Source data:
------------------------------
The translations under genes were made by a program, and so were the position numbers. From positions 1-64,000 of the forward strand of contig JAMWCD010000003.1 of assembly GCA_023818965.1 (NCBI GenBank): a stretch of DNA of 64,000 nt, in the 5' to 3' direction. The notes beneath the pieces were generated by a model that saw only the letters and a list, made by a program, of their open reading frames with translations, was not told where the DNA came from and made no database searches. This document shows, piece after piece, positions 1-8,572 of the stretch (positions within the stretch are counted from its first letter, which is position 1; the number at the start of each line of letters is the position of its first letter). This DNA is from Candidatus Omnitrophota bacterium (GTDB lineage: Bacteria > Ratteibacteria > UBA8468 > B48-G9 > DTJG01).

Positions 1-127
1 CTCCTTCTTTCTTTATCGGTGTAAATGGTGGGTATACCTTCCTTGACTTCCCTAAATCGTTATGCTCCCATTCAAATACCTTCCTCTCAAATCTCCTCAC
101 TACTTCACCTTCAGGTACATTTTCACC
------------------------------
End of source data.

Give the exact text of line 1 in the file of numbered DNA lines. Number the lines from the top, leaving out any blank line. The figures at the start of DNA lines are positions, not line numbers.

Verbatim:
The translations under genes were made by a program, and so were the position numbers. From positions 1-64,000 of the forward strand of contig JAMWCD010000003.1 of assembly GCA_023818965.1 (NCBI GenBank): a stretch of DNA of 64,000 nt, in the 5' to 3' direction. The notes beneath the pieces were generated by a model that saw only the letters and a list, made by a program, of their open reading frames with translations, was not told where the DNA came from and made no database searches. This document shows, piece after piece, positions 1-8,572 of the stretch (positions within the stretch are counted from its first letter, which is position 1; the number at the start of each line of letters is the position of its first letter). This DNA is from Candidatus Omnitrophota bacterium (GTDB lineage: Bacteria > Ratteibacteria > UBA8468 > B48-G9 > DTJG01).